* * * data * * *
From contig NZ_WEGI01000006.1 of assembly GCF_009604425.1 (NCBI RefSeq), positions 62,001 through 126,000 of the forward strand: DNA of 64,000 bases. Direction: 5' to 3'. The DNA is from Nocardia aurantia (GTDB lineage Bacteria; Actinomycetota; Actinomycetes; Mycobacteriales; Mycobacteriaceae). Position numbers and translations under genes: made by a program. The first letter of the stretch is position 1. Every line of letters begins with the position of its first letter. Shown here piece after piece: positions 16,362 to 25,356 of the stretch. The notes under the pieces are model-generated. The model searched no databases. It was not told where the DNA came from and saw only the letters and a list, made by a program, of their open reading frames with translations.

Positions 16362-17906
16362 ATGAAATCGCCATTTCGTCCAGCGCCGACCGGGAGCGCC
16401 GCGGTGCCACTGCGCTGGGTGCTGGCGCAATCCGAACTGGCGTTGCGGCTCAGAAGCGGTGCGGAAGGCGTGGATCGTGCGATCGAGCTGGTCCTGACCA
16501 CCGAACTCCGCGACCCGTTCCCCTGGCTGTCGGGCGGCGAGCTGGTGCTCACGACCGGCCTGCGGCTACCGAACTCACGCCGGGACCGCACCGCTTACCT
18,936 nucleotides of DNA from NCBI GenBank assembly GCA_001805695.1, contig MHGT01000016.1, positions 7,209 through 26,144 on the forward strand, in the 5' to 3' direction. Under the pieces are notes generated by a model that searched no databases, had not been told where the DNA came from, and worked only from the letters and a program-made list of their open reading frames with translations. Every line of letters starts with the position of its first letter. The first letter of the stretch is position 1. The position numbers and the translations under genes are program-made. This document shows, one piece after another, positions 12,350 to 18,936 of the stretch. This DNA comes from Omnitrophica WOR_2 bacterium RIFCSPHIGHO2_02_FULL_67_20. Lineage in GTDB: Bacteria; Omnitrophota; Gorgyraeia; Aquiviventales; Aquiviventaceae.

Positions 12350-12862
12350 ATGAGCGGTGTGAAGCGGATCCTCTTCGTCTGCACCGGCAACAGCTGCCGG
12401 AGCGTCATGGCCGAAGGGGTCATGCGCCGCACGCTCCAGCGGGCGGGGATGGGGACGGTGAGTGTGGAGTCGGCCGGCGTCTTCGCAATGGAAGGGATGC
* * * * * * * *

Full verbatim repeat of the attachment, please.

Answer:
From contig NZ_WEGI01000006.1 of assembly GCF_009604425.1 (NCBI RefSeq), positions 62,001 through 126,000 of the forward strand: DNA of 64,000 bases. Direction: 5' to 3'. The DNA is from Nocardia aurantia (GTDB lineage Bacteria; Actinomycetota; Actinomycetes; Mycobacteriales; Mycobacteriaceae). Position numbers and translations under genes: made by a program. The first letter of the stretch is position 1. Every line of letters begins with the position of its first letter. Shown here piece after piece: positions 16,362 to 25,356 of the stretch. The notes under the pieces are model-generated. The model searched no databases. It was not told where the DNA came from and saw only the letters and a list, made by a program, of their open reading frames with translations.

Positions 16362-17906
16362 ATGAAATCGCCATTTCGTCCAGCGCCGACCGGGAGCGCC
16401 GCGGTGCCACTGCGCTGGGTGCTGGCGCAATCCGAACTGGCGTTGCGGCTCAGAAGCGGTGCGGAAGGCGTGGATCGTGCGATCGAGCTGGTCCTGACCA
16501 CCGAACTCCGCGACCCGTTCCCCTGGCTGTCGGGCGGCGAGCTGGTGCTCACGACCGGCCTGCGGCTACCGAACTCACGCCGGGACCGCACCGCTTACCT
18,936 nucleotides of DNA from NCBI GenBank assembly GCA_001805695.1, contig MHGT01000016.1, positions 7,209 through 26,144 on the forward strand, in the 5' to 3' direction. Under the pieces are notes generated by a model that searched no databases, had not been told where the DNA came from, and worked only from the letters and a program-made list of their open reading frames with translations. Every line of letters starts with the position of its first letter. The first letter of the stretch is position 1. The position numbers and the translations under genes are program-made. This document shows, one piece after another, positions 12,350 to 18,936 of the stretch. This DNA comes from Omnitrophica WOR_2 bacterium RIFCSPHIGHO2_02_FULL_67_20. Lineage in GTDB: Bacteria; Omnitrophota; Gorgyraeia; Aquiviventales; Aquiviventaceae.

Positions 12350-12862
12350 ATGAGCGGTGTGAAGCGGATCCTCTTCGTCTGCACCGGCAACAGCTGCCGG
12401 AGCGTCATGGCCGAAGGGGTCATGCGCCGCACGCTCCAGCGGGCGGGGATGGGGACGGTGAGTGTGGAGTCGGCCGGCGTCTTCGCAATGGAAGGGATGC